Remember when movies were big and loud and dumb and bad? You’ll get a real dose of the Before Times with Godzilla vs. Kong, the first real “shut your brain off” spectacle released to cinemas after the start of the pandemic a year ago. Wonder Woman 1984 might logically have broken that seal at Christmas, but whatever your experience of that movie was, at least it was going for something moderately cerebral. This is the type of experience for which the term “popcorn movie” was coined, a movie expected to have no further virtues than whatever thunder and lightning it can bring to the theatre.
And thunder and lightning can be good. Take the previous adventure in the saga of King Kong, Kong: Skull Island, which had the sense to deliver us a grand-scale vision that was eccentric and sometimes quite funny, whether it happened on to that by careful planning or fortuitous mistake. The previous two Godzilla movies, on the other hand, have been much more stompy and quippy and chock full of stock disaster movie characters.
Unfortunately, Godzilla wins this particular battle. As more of a true sequel to Godzilla: King of the Monsters than Skull Island, a decision necessitated by the fact that Skull Island was set in the 1970s, Godzilla vs. Kong carries in with it those movies’ flaws, in addition to two returning characters. And while there’s a lot Millie Bobby Brown can do (and to a lesser extent, an under-utilised Kyle Chandler), she can’t through sheer force of charisma turn this into something more than a smash-em-up with bad dialogue.
The problem with a movie featuring a fight between two characters with equal stature on the hero-villain spectrum is that one of them has to be the villain. Kong has always been a solemn and empathetic figure going back to his cinematic origins in 1933, so Godzilla has to take that role, even if he was the hero of the last movie in which he and a bunch of oversized reptiles smashed a city. Of course, that can’t last. There’s got to be a worse villain on the horizon, and there certainly is, in the form of an evil tech company engineering a mechanised version of Godzilla, appropriately called Mechagodzilla. The scene where Kong and Godzilla inevitably reconcile is handled with humorous abruptness, as they sort of nod at each other in respect and decide to join sides, in a moment that kind of recalls the hilarious and infamous “My mother is named Martha too!” moment from Batman v. Superman: Dawn of Justice.
But we’re getting ahead of ourselves. Of course there’s plenty more plot. A team of scientists led by Rebecca Hall and her deaf and infinitely wise adopted daughter are taking Kong into captivity in order to save him from … something or other. It’s when they’re transporting him in chains that the fleet of ships is besieged by a surfacing Godzilla, who tears through the boats like tissue paper, to quote Sarris from Galaxy Quest. This is definitely the film’s best sequence, as it’s the most imaginative setting for a clash between these two freaks of nature.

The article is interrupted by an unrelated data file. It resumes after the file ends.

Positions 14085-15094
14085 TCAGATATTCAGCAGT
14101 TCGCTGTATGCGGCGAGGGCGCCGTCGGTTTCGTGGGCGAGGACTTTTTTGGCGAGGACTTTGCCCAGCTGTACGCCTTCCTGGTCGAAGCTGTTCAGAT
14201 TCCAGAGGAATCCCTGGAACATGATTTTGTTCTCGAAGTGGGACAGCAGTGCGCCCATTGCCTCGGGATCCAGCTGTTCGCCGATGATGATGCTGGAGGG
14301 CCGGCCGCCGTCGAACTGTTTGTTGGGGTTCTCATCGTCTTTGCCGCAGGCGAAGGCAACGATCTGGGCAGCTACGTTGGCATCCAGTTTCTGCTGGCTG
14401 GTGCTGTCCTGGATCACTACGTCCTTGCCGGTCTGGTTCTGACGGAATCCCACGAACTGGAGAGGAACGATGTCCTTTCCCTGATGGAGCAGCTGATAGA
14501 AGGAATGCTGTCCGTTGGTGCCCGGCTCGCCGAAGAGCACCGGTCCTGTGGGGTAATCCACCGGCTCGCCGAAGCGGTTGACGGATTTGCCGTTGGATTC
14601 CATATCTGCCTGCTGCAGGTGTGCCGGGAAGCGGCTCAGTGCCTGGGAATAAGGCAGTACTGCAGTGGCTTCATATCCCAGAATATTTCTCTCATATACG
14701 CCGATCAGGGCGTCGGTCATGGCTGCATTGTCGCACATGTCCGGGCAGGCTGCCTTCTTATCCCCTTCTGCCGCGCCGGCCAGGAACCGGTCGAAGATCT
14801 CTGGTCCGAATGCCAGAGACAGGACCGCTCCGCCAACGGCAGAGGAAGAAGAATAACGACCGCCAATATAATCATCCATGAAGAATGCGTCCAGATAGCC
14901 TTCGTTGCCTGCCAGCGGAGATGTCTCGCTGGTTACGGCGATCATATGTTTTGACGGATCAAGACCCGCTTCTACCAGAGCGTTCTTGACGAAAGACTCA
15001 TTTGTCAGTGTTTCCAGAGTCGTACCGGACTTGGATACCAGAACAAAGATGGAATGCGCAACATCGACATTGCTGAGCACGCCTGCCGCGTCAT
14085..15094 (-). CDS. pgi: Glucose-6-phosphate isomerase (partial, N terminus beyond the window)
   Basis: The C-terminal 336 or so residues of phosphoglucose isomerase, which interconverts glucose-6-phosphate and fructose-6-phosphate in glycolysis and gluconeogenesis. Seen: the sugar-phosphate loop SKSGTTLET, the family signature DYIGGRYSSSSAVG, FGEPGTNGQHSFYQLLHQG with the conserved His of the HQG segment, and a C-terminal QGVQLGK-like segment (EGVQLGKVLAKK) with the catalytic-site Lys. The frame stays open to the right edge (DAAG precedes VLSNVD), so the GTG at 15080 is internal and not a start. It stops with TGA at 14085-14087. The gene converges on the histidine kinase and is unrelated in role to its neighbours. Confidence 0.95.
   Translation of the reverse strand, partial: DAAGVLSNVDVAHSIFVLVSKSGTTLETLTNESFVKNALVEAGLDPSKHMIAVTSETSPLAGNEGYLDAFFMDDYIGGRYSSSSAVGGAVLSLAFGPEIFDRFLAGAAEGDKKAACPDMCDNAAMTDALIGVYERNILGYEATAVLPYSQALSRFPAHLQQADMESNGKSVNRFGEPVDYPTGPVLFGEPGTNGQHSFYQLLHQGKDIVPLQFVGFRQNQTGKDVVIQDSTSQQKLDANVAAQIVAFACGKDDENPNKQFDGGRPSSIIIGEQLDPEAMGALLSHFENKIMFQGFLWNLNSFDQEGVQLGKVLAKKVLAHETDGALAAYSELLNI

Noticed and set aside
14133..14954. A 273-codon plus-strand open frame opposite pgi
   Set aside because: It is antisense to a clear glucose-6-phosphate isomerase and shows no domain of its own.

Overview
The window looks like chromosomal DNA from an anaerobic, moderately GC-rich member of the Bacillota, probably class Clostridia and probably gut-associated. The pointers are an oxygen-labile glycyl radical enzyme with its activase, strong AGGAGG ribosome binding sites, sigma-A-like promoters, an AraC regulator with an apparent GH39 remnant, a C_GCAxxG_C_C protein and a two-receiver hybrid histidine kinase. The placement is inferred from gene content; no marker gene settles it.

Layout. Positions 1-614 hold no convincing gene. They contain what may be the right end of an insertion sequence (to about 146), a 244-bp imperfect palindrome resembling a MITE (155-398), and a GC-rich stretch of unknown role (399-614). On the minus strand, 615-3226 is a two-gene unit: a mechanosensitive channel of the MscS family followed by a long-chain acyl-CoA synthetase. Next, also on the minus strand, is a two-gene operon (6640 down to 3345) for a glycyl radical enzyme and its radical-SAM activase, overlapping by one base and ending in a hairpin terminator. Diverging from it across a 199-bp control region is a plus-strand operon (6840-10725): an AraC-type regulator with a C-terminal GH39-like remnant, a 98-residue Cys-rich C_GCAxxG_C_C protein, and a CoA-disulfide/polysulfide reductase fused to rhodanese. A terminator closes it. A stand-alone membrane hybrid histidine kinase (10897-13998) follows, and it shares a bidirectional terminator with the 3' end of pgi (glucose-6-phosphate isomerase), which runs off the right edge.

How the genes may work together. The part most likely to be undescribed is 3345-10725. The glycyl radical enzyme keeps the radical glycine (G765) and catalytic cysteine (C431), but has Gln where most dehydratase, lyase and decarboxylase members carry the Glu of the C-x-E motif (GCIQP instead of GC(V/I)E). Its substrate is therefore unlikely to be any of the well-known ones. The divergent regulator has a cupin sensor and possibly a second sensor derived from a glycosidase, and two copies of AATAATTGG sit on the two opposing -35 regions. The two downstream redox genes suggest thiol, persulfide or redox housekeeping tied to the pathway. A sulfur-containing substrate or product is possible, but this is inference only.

There’s also a plot about sending a crew down to what’s known as Hollow Earth, the middle of the planet that birthed these creatures, if you can solve the problem of instantly reversing gravitational pull at the planet’s core. That team is led by Alexander Skarsgard. Meanwhile, elsewhere on the planet – and dispiritingly far away from the action for almost the whole movie – are the team of ragtag nerds led by Brown and featuring Brian Tyree Henry and New Zealand’s Julian Dennison. They’re trying to crack the secrets of the tech company and are fuelled by all the scepticism of Henry’s conspiracy theory podcast.
None of this meshes, and it’s absurd most of the time. It’s not that this is a new aspect to these movies, but it’s difficult to get past the basic silliness of the rapid-fire pseudo-scientific discussions in which characters talk in a straight-faced manner about Kong and Godzilla. It’d seem preferable if they used generic terms like “the ape” or “the overgrown lizard,” because their so-called given names just sound ludicrous. It’d be better if this were one of those zombie movies where characters had never before seen a zombie and had to come up with some approximate term like “walkers.” Then again, I guess these characters have known about these titans for some time now; might as well name them.
There’s something to be said for some good old crash-bang-boom. But outside the sequence at sea, these are pretty standard city destruction scenes, excepting the fact that Kong uses a giant axe in one of them, rather comically. It’s hard to know why Godzilla and Kong have the moral high ground on Mechagodzilla. They must know that they destroy cities in a “saving people way” while he destroys them in a “killing people way.”
Horror director Adam Wingard was chosen to helm this particular go-around, an apparently savvy choice that pays zero dividends. Squint though you might, you won’t see Wingard’s previous incarnation informing any of his choices here, as a thousand studio notes and cutting edge but generic CGI have a way of turning any distinctive vision into a sort of indistinct gruel.
There’s one set piece that does give a fond memory of our dearly departed Skull Island. In a scene in Hollow Earth, Kong does battle with some kind of winged serpent eager to tear a chunk of his face off. Kong gets the better of this creature, of course, and finishes with a triumphant ripping of the creature’s head from its shoulders, sucking some sweet juices and veiny material from the gaping neck hole, and discarding the spent skull on the ground as he bounds away. It recalls the moment in Skull Island when Kong eats an octopus that’s almost as big as he is, its tentacles still worming around as he slurps them down. A couple such chuckle-worthy moments could have really relieved the monotony of these empty fireworks.